Skadi meic Beorh
“Where’s the scissors, daddy?”
“Why?” (It’s never a good thing when Lorelei wants the scissors.)
“Mama Dog’s got a tick.”
I cringed, imagining the scissors as a medieval surgeon’s tool in the hands of our expressive six year old. “That’s alright,” she said as she yanked a pair of wire cutters from a cabinet drawer. “This will work.” From another drawer she grabbed a sandwich bag. She opened the back door and flung the squealing screen wide. An idyllic early June warmth blew in on a breeze smelling of fresh cut grass and jasmine. I was reminded of both Ray Bradbury and Jean Shepherd, and thought I might later take a walk down the long ally behind our happy turn-of-the-century neighborhood.
Apparently Mrs. Kiplinger’s flat-coated retriever had an unnoticed tick. I watched through the window. Mama Dog was on her back, smiling, as Lorelei had the wire cutters lain against her skin. I wanted to look away, but my morbid curiosity got the better of me.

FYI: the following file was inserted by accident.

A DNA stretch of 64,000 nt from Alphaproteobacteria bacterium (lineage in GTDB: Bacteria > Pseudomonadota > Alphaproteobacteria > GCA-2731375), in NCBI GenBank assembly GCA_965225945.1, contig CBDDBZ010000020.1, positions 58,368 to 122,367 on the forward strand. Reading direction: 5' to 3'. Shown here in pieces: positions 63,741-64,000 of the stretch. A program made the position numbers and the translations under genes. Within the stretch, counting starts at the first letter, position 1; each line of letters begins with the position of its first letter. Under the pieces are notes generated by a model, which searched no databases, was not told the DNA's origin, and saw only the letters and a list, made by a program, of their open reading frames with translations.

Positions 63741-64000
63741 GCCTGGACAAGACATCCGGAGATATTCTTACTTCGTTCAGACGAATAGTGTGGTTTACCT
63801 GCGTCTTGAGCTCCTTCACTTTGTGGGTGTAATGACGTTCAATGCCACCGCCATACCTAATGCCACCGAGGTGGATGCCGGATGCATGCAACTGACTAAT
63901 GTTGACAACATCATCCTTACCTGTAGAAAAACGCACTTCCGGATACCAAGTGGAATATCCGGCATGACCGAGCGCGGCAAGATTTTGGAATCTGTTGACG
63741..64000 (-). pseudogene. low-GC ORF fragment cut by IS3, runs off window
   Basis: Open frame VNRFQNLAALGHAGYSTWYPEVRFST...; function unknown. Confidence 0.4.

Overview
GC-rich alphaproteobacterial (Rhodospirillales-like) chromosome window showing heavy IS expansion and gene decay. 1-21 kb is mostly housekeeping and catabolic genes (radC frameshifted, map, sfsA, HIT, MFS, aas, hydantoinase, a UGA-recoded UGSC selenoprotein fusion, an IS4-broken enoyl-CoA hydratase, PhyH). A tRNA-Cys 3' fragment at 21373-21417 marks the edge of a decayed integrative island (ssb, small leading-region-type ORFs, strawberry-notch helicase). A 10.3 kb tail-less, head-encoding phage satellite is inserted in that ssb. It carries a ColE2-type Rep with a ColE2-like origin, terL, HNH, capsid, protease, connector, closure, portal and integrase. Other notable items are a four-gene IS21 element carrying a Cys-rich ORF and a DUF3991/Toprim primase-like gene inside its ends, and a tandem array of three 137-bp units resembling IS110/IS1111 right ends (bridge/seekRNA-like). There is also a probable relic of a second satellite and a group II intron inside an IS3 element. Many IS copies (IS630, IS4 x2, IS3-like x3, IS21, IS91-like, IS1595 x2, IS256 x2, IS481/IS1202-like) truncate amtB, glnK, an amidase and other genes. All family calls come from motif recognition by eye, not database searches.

The tick was disconnected from its food source–possibly without its head. It was bloated with blood and purplish, looking more like a plucked grape than an insect. Lorelei then withdrew my tweezers from her dress pocket (tweezers I will never use again!) and placed the pebble-sized lump into the sandwich bag. She held it up to the sunlight, studying it, a mixture of satisfaction and horror painted across her cute freckled features. Then she dropped the helpless creature to the ground and lifted her foot. Her new white sneaker wavered there for a second or two before slamming down on the bag.
“Sissy!” squealed our youngest daughter Annabel as she ran to her big sister, suddenly disinterested in her stuffed animal tea party. “Why you steppin’ on jelly, Sissy? I want some jelly…”